Another thread lead me to the 'argument' discussion between CarbSane and Stephan Guyenet / Dr Harris.
If you haven't had a chance to see it, I'd recommend taking the time.
Not sure what's up with the text/background choice. It's unimaginably distracting. I just did a "Control A" on the whole page to highlight the background full blue and make the words white. Easier to read.
Anyway CarbSane seems to push the notion that too much NEFA and VLC could cause tachycardia and other vascular related issues. Kurt and Stephan give their responses and it's pretty fascinating to read through.
To provide a little background (incase Dr Harris sees this! - here's hoping). For those that already know all this... feel free to skip this part.
Of course, I come at this from my perspective that somehow, something in my diet is causing me problems, given my VAP numbers, and even more so, the persistent unsettling feeling I've had in my chest since going VLC last year. Sometimes I feel like the bloodflow around my heart is restricted, and it's actually painful every now and then. Sometimes my heart seems to "sink" for a second, like it took a "gulp". It's very strange. It's not constant, and is worse at times and better other times. I've also noticed it's completely absent after a good weight lifting session.
Doc already performed EKG at my insistence. Also xrays and blood test. Everything "checked out good." Docs say I need Lipitor and low fat whole grain diet. They really don't offer me any help beyond that so "Go see a Doctor" is almost pointless for me.
Around December, I settled into a Lacto-Starcho-Paleo type diet, based on everything I had learned from my favorite health bloggers. Since then, I have been eating approx 50F/30C/20P. Most of my fat is saturated and some mono with the least being pufa. Here is what it looked like Dec 2010-June 2011.
FATS: healthy beef (usually GF), bacon, pure heavy cream, pasture butter, hard cheeses, GF ghee, avocado, coconut oil, wild sockeye salmon, mac nuts, pecans, almonds.
CARBS: sweet potatoes, potatoes, white rice, berries, bananas, dried figs.
PROTEIN: Pastured Eggs (about a dozen per week), meats, pure whey protein isolate. (heavy lifting 3-5x per wk).
Changes I've made since July 8:
Eliminated bananas, figs, and nuts completely.
Eliminated Creatine completely (last week)
Eliminated Coconut Oil and caffeine completely (last week - to see if I am having a reaction to these)
Reduced heavy cream and butter intake by more than 50% (to reduce sat fat intake)
I want to make it clear that I am not asking for medical advice here. I am asking what you all think of the discussion in the link in the context of someone who eats Paleo but has to adjust because of the issues mentioned. I give you my 'story' here only to give you context of why I am asking because some of the things discussed could be important to understanding this puzzle.
Glucose is discussed heavily here as well, and I am having a hard time making out what is being implied. All three agree that safe starch is good and beneficial, yet some notes in there seem to implicate that high glucose coupled with high fat intake could be dangerous, even in slim and fit people. Of course, this has my attention because I eat about 25% safe starch in my diet.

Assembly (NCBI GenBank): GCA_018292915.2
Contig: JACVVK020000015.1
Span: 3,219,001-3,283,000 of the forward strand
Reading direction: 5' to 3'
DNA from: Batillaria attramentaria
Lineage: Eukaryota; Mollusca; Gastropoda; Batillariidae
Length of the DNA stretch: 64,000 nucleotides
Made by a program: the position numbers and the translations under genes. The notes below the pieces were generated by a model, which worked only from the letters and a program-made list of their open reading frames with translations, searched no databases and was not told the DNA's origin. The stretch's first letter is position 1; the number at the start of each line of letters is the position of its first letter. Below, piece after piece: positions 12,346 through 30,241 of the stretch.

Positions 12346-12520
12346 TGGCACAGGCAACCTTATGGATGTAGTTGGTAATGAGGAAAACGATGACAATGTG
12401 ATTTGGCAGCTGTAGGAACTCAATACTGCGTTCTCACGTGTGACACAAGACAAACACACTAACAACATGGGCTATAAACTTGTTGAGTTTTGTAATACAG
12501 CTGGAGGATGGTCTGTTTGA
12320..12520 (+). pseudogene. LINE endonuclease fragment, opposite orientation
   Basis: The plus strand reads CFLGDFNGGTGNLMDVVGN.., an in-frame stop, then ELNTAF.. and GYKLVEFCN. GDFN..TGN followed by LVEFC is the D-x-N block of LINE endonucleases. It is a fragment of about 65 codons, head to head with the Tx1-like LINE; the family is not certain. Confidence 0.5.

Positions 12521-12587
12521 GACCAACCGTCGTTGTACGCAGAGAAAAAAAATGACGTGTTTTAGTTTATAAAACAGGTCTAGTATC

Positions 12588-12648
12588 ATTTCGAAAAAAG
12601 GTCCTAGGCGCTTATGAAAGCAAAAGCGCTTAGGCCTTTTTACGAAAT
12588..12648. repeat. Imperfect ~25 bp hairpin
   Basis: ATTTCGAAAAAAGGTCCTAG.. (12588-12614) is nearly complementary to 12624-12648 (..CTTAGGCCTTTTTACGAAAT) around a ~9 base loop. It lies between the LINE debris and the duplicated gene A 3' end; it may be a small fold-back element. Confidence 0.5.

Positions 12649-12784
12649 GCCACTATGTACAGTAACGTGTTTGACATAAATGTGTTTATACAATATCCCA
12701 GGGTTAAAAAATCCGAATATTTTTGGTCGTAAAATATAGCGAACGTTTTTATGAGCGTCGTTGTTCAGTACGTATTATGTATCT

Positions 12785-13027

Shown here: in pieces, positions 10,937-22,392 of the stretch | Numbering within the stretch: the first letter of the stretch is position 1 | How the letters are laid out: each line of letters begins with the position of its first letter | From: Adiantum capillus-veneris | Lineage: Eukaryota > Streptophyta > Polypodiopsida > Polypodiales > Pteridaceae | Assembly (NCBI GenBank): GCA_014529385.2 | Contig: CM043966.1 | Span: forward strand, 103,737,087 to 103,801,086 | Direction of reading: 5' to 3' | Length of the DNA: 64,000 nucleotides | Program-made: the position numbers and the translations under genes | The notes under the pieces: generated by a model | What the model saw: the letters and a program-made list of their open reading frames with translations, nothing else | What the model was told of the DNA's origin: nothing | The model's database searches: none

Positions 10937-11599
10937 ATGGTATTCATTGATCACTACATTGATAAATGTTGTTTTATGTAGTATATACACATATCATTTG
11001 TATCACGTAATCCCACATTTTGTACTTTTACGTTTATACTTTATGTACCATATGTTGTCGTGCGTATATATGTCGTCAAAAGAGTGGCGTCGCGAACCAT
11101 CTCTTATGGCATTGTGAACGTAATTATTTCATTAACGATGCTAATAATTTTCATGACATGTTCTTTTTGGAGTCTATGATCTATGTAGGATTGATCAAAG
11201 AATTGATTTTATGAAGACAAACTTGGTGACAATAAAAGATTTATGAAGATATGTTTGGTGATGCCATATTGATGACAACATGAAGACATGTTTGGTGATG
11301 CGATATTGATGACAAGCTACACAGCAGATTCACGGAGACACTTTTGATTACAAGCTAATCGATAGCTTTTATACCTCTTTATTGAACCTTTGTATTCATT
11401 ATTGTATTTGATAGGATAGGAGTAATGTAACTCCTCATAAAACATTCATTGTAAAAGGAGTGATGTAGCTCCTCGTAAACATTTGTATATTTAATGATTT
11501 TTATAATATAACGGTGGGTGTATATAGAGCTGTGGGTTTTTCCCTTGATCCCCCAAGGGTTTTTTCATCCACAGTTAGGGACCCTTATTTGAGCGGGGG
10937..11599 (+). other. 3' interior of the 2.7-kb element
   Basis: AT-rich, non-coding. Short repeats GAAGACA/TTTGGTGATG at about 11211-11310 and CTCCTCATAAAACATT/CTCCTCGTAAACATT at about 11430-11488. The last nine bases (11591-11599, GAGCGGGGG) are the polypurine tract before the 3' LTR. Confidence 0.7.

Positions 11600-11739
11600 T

Could CarbSane be correct that a VLC carb high in fats might be responsible for vascular issues and dangerous heart conditions as discussed? Or are Dr Harris and Stephan more correct in saying that elevated NEFA couldn't possibly cause sudden cardiac death?
Where do PaleoHackers stand on this? Also, If Kurt Harris gets wind of this question, I would LOVE!!! to hear his take on this outside the space of CarbSane 'arguing' with him.
Reading the interchange between Carbsane and Dr. Harris gave me a certain tightness in the chest (and other areas). I plan to address this by taking a long time out from the Internet.
Jesus Harris is right, carbsane is doing what -some- people like to do and equating a pathological condition with a non-pathological one that is similar in some respects. NEFA become pathologically elevated when either they can't make it into the cells, or they can't properly be metabolized due to impaired skeletal muscle uncoupling protein (UPC3) expression. Stephan has talked about this, it is in his opinion the main reason why leptin resistance often leads to insulin resistance because the build-up of fat in the cells impairs the functioning of the insulin receptors, or maybe it was the glucose transporters, I dunno, either way it's bad and then you get high insulin and glucose, which is the result of the lipotoxicity. It isn't fair to say that people without leptin resistance have lipotoxicity just because their NEFA levels are higher than those not eating as much fat. http://www.ncbi.nlm.nih.gov/pubmed/15294045 http://diabetes.diabetesjournals.org/content/50/suppl_1/S118.full.pdf
It's not about how much there is necessarily but whether it is spilling into tissues like the heart that is the problem. Can it go where it needs to go (mitochondria)? If not it loiters in your heart. You could do the mirror test. 1. Look in the mirror. 2. Is you fat? 3. If yes, then stoppit. If no then I don't think it's when Carnsane is proposing. You look ripped to me.